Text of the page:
So, let us guess: you devoured Kerstin Gier’s bestselling time-travel YA novel, Ruby Red, and now you need something to tide you over until the sequel, Sapphire Blue, comes out on October 30? Not to worry! Here’s a summer’s worth of delightful, dark, and fantastical books like Ruby Red with plenty of magic, strong female protagonists, and the occasional talking animal.
Daughter of Smoke and Bone, Laini Taylor — Karou is a 17-year-old art student in Prague. An outsider even among the art-school crowd, her few friends have learned to accept her eccentricities: her fluency in random languages, her evasiveness, her habit of disappearing for days and returning exhausted and covered in bruises. She’s also a gifted artist, filling dozens of sketchbooks with the ongoing adventures of a group of monstrous mythical creatures — chimeras — which her classmates read as avidly as a comic book. What they don’t realize is that the creatures are real. Apprenticed to the chimera Brimstone as a young child, Karou has grown into his errand-girl: he buys teeth of all kinds, no questions asked, and pays in wishes. But she resents her lowly status and inability to have a normal life. She’s also plagued by the feeling that she’s forgotten something essential about her past. But when Karou encounters the fiery-eyed, super-sexy angel Akiva in a Marrakesh street market, she may not like the answers he has about her past… and her destiny. Read our full review.
Shades of Milk and Honey, Mary Robinette Kowal — A very silly book indeed, but likely to appeal to teenage girls who are just discovering historical fiction. This Austen-inspired fantasy novel is set in a Regency-era England where ladies are expected to master magic, aka “glamour,” as one of their genteel accomplishments. At 28, plain Jane Ellsworth is mostly resigned to being a spinster; despite being a gifted glamourist, she knows that men ignore her whenever her beautiful sister Melody is around. But excitement swirls through the small village when the enigmatic Mr. Vincent, a famed and brilliant glamourist, comes to town to create a magical mural for the local nobility. Naturally, the two glamourists become rivals, but passion and secrets bubble just below the surface of their feud. Read our full review.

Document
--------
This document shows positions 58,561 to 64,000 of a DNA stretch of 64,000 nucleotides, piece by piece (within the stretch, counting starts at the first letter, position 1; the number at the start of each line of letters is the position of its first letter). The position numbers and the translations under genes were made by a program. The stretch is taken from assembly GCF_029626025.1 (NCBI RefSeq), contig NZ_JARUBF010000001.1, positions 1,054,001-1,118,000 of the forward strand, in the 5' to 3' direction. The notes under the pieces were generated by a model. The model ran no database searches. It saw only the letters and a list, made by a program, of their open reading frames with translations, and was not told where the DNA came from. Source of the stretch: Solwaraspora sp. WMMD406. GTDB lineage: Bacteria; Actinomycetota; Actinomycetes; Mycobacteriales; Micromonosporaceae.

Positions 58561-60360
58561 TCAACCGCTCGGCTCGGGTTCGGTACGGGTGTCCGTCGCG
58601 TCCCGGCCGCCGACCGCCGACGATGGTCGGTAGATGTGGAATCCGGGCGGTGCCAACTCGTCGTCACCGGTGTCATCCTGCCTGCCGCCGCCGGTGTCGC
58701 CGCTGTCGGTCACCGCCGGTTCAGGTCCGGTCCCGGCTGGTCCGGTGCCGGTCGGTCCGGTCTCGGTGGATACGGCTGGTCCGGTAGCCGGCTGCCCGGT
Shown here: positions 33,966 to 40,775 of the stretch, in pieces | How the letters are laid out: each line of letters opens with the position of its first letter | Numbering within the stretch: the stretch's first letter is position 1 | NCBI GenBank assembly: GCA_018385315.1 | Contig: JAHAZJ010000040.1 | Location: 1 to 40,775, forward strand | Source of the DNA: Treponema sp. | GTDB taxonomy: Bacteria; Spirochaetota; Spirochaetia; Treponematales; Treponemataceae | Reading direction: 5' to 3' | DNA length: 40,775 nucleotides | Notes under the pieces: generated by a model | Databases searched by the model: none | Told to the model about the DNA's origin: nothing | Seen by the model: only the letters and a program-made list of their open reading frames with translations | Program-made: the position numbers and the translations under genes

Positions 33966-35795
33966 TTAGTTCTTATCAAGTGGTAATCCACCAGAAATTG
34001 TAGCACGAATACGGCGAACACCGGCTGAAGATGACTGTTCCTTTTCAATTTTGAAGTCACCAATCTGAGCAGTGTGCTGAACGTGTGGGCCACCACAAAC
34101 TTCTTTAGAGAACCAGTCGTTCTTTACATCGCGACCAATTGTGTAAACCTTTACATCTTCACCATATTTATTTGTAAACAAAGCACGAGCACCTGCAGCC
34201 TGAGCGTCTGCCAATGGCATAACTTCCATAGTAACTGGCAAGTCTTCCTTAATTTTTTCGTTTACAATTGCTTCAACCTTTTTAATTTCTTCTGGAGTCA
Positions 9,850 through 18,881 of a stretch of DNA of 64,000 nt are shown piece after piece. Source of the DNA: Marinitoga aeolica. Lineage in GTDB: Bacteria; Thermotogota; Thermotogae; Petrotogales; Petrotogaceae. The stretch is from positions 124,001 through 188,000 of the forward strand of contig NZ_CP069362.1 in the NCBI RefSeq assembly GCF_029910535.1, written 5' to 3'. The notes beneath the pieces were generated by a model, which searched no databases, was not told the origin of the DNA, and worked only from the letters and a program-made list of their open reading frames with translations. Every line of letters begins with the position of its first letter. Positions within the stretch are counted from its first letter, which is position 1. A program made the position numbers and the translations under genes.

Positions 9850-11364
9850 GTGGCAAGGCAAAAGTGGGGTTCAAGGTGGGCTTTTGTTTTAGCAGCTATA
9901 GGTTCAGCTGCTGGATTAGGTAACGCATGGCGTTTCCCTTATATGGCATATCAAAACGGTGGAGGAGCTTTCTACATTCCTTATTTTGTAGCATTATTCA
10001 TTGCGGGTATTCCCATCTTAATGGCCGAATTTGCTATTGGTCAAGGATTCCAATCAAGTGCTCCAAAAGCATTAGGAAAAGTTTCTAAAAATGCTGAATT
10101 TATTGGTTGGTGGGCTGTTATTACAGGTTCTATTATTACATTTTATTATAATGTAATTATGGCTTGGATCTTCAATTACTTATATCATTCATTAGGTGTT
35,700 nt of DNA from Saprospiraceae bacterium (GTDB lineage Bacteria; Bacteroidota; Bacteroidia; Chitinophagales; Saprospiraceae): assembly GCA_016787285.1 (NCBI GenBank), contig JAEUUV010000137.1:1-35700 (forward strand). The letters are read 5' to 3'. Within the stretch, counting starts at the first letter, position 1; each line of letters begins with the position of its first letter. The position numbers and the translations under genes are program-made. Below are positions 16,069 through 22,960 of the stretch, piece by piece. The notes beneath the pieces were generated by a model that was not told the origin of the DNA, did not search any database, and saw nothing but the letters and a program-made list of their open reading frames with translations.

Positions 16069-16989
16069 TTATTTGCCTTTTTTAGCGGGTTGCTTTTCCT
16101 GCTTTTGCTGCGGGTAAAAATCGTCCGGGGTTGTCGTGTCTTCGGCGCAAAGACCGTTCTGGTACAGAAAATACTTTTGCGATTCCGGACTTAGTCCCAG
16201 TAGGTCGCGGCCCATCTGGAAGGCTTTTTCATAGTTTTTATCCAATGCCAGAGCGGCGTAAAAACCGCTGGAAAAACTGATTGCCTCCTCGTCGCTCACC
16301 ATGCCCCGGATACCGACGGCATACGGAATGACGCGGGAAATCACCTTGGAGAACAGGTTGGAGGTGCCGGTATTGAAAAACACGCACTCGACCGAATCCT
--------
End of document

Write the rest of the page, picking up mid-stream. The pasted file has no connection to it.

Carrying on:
The Scorpio Races, by Maggie Stiefvater — This magical tale is set in a world similar to our own, but with limited technology and where strange gods rule the earth and sea. On Thisby Island, the local men capture and ride the “water horses,” mythical creatures that live in the stormy sea, eat meat and drink blood, and will kill a man out of bloodlust. The islanders depend on the tourist dollars from the annual Scorpio Races — and the fat prize purse. Sean Kendrick, an orphan, is the four-time winner and favorite, but plucky teen Kate Connelly changes everything when she announces that she’ll be the first woman ever to ride in the races. Read our full review.
The Golden Compass, by Philip Pullman — Well, really I think you should read all three volumes of the His Dark Materials trilogy, but this is the first volume and can be read as a stand-alone (though you won’t be able to stop there!). Lyra is a scrappy orphan growing up semi-wild on the campus of an alternate-universe, steampunkish Oxford University. Her carefree childhood ends abruptly when she and her “daemon” animal companion Pantalaimon uncover a plot to kill her uncle, the stern explorer Lord Asriel, and overhear a conversation about a mysterious cosmic substance called Dust. Lyra and Pantalaimon are thrust into a spine-tingling polar adventure involving kidnapped children, talking polar bears, and a beautiful and terrifying woman with a golden monkey. An exciting and absorbing page-turner that gets bigger and more philosophical the more you think about it, it’s also a ton of fun.
Sabriel, by Garth Nix — Likewise, this is the first (and best) book of the Abhorsen trilogy, but it can also stand alone. Sabriel is an 18-year-old girl in her last year at private school, just outside the border of the Old Kingdom, where magic runs wild. Her father is the Abhorsen, a powerful necromancer whose job is to lay undead souls to rest; but when she receives a message from him saying he’s trapped in the land of Death, she must embark on a quest to rescue him. Aided by a mysterious cat-spirit with questionable motives, she must journey into the Old Kingdom to battle the undead, find her father, and defeat the forces of evil before they can take over the world of the living. Richly imagined and well written, with a smart and capable female protagonist, this was an instant classic, and deservedly so. I wish it had been around when I was a young reader!
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